ArcGIS Flight

Cleared for Takeoff: Introducing ArcGIS Flight

We are thrilled to introduce ArcGIS Flight, a mobile application that revolutionizes the way drone flights are planned and executed for reality mapping and inspection within the ArcGIS system. Drone operators can seamlessly access their GIS content during flight planning, providing valuable context and situational awareness. The app offers different flight modes tailored to specific asset capture needs, whether it’s mapping larger areas or inspecting vertical structures. Flight execution is fully automated and repeatable, ensuring consistent high-quality imagery. Post-flight, the app enables in-field quality control and easy integration of imagery into ArcGIS for processing and analysis, including for 3D mesh generation using ArcGIS Reality software. With ArcGIS Flight, you can: 

What’s New 

ArcGIS Flight is set to replace both Site Scan Flight and Site Scan Flight LE, marking a significant upgrade in our offerings. This application streamlines the process of drone mission planning and data capture.  

New enhancements: 

– Unified login experience: ArcGIS and Site Scan accounts can now both be used to log in.
– Ability for users with an ArcGIS Mobile Worker, Creator, Professional and Professional Plus user type to use the app
– Multiple mission import.
– Refined settings experience.
– Improved RTK functionalities including the ability to add new network RTK providers.
– Support for Freefly’s Pilot Pro controller.
– Automatic mission upload after importing (Requires Site Scan Operator license)
– Quick Mission upload (Requires Site Scan Operator license)  

Basic ArcGIS Flight Workflow Example 

For those unfamiliar with ArcGIS Flight or drones in general, this workflow will demonstrate the capabilities of the app with a straightforward example of gathering drone imagery.  

  1. Download the ArcGIS Flight application from the app store and launch the application.
  2. Sign in using one of the previously mentioned licensed user types. 
  3. Create or select a project
  4. Connect your drone to the tablet running ArcGIS Flight and select the drone you want to fly with from the dropdown menu at the top right.

5. Select the Area Survey flight plan. This flight plan is the most accessible to beginners for understanding drone behavior during autonomous flight.  

6. Add a descriptive title to your mission in the Mission Name box. Effective titles typically include information on the geographic area, purpose, client, or timeframe of your mission (e.g. Wetland_Monitoring_ClientName_June2024). 

7. Specify the geographic area closest to your site by typing in the Mission Location dialog box and select NEXT. 

8. Use the Mission Settings tab to customize the parameters governing your drone flight (flight height, video mode). Drag and move any of the vertices of the flight polygon to change the shape of the mission area. 

9. When ready for takeoff, select FLY. This will automatically conduct checks on your drone camera system and battery levels to ensure safe flight throughout the entirety of your mission. If all checks have been passed, swipe the green arrow to the right to initiate launch.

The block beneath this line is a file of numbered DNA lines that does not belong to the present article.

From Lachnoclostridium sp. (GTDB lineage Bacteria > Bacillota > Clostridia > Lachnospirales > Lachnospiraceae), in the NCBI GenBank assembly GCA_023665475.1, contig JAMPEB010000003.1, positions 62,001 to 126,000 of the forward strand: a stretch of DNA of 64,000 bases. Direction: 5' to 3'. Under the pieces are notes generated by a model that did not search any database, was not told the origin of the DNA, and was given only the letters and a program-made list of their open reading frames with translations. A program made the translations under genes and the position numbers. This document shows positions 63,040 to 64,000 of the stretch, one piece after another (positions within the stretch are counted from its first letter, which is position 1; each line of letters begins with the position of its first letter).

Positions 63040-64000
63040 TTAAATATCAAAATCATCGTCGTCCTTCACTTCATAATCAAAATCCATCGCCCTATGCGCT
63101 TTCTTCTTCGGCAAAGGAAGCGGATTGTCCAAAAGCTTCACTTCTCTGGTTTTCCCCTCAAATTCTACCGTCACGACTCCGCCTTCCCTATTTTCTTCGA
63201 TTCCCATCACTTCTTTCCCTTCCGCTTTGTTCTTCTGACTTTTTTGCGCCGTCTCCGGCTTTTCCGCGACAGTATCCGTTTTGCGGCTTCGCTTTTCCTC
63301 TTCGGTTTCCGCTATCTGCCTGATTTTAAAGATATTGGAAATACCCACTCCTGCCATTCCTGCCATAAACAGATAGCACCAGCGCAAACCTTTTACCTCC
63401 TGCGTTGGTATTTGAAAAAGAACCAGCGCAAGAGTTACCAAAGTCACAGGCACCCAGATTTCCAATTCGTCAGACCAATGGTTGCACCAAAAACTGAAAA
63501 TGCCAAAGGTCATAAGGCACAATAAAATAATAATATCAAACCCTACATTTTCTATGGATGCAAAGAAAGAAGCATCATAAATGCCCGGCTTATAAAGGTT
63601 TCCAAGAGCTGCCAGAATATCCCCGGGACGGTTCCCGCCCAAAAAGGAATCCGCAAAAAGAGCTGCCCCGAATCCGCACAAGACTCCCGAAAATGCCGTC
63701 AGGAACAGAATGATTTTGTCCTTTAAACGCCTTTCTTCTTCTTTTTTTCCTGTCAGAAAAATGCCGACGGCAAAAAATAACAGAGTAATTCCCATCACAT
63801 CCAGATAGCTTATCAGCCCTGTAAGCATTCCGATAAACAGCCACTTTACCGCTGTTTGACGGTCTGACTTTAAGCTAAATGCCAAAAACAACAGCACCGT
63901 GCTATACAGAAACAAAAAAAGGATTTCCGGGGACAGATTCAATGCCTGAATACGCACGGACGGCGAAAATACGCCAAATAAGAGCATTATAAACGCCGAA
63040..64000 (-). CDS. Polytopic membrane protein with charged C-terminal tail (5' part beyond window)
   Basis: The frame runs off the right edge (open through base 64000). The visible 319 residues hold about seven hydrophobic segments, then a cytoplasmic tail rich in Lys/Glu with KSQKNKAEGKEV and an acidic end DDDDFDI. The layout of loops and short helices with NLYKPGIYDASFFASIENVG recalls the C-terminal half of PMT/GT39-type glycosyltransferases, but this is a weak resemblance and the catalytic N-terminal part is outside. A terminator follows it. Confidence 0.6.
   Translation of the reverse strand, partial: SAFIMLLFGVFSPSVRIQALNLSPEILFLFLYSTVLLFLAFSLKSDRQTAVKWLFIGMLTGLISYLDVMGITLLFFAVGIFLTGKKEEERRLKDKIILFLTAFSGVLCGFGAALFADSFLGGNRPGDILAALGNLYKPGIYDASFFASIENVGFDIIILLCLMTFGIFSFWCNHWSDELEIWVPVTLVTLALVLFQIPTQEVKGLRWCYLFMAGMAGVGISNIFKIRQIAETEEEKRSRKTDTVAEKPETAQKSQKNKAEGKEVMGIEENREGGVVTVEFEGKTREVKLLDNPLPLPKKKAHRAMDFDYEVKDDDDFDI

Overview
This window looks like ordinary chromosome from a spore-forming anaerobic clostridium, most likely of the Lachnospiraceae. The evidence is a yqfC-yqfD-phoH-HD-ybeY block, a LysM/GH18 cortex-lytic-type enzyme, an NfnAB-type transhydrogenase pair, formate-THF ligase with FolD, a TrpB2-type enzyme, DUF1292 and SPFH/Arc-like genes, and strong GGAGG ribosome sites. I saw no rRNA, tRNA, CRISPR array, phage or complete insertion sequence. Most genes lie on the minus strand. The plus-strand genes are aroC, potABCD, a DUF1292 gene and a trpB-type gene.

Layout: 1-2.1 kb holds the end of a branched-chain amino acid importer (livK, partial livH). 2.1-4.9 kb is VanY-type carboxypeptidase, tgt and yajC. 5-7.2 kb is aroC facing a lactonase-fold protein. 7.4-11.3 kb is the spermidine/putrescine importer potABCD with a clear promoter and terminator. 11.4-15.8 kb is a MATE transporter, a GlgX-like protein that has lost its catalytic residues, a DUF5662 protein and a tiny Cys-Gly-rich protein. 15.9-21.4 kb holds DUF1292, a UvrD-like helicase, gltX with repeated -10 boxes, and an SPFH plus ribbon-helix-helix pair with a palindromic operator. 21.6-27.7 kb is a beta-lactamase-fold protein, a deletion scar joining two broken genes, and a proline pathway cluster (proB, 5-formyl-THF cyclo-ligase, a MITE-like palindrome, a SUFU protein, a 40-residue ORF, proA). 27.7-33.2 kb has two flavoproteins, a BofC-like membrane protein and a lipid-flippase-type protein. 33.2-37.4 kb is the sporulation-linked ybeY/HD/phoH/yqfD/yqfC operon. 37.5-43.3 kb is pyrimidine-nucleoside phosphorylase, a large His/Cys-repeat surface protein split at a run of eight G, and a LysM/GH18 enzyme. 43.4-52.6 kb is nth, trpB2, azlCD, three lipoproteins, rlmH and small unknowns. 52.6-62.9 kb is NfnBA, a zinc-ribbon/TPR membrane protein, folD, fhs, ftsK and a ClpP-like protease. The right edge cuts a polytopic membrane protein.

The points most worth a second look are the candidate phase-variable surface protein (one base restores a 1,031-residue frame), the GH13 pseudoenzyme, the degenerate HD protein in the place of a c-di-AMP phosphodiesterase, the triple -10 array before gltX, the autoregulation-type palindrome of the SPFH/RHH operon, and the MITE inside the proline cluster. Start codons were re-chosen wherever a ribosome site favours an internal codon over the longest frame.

10. You can now watch in real time as your drone follows the flight path specified, collecting aerial imagery to generate orthomosaics, point clouds, and 3D meshes. The main map area indicates the real-world location of your drone, and the video feed in the corner shows a live stream of your drone’s point of view.  

11. Upon completion of your mission, your drone will return to above the takeoff point and automatically descend to conduct a safe landing.  

12. To collect the imagery gathered during flight, select the Get Images button on the mission completion window. 

13. Images can be imported from the drone to the tablet using a WiFi connection with the Wireless Import option, or directly by removing the drone’s SD card from the drone and copying the images off the card with the Memory Card Import option.  

14. Choose your desired method and select Import. Import progress for each image collected will be visible in the lower window. When imported, the images will appear in the upper map window in their real-world location. 

15. If you are signed in with a Site Scan account, images imported on to the device can be uploaded to Site Scan by selecting Upload Images. 

Congratulations! You have planned and executed a simple drone mission over a chosen area using ArcGIS Flight. Drone flights collect high-fidelity imagery over large areas in a minimally invasive manner that is valuable across a variety of sectors including AEC, Mining, Transportation, Utilities and Natural Resources and Government. For more information on ArcGIS Flight, stay connected with the team by joining our ArcGIS Flight Esri Community Page. 

About the authors

Bobbi is the Product Marketing Manager for ArcGIS Flight and supports marketing for the Imagery and Remote Sensing capability.

Brent is a Product Engineering Lead on the ArcGIS Flight team, focused on meeting the needs of the ever expanding mobile GIS community. When he is not nerding out with drones and mobile technology he can usually be found on a pair of skis or a mountain bike depending on the amount of snow on the ground.


Nico Bonnafoux is Esri’s Product Manager for ArcGIS Reality. He works with customers in both the government and private sectors to understand their imagery needs and guide the development of Esri’s reality mapping capabilities from drone, aerial and satellite imagery. Prior to joining Esri, Nico has been in the drone industry for over 10 years, developing hardware and software, and supporting drone program managers implement their processes. When Nico isn’t mapping, he’s either playing golf or flying planes with his wife, daughter and dog.

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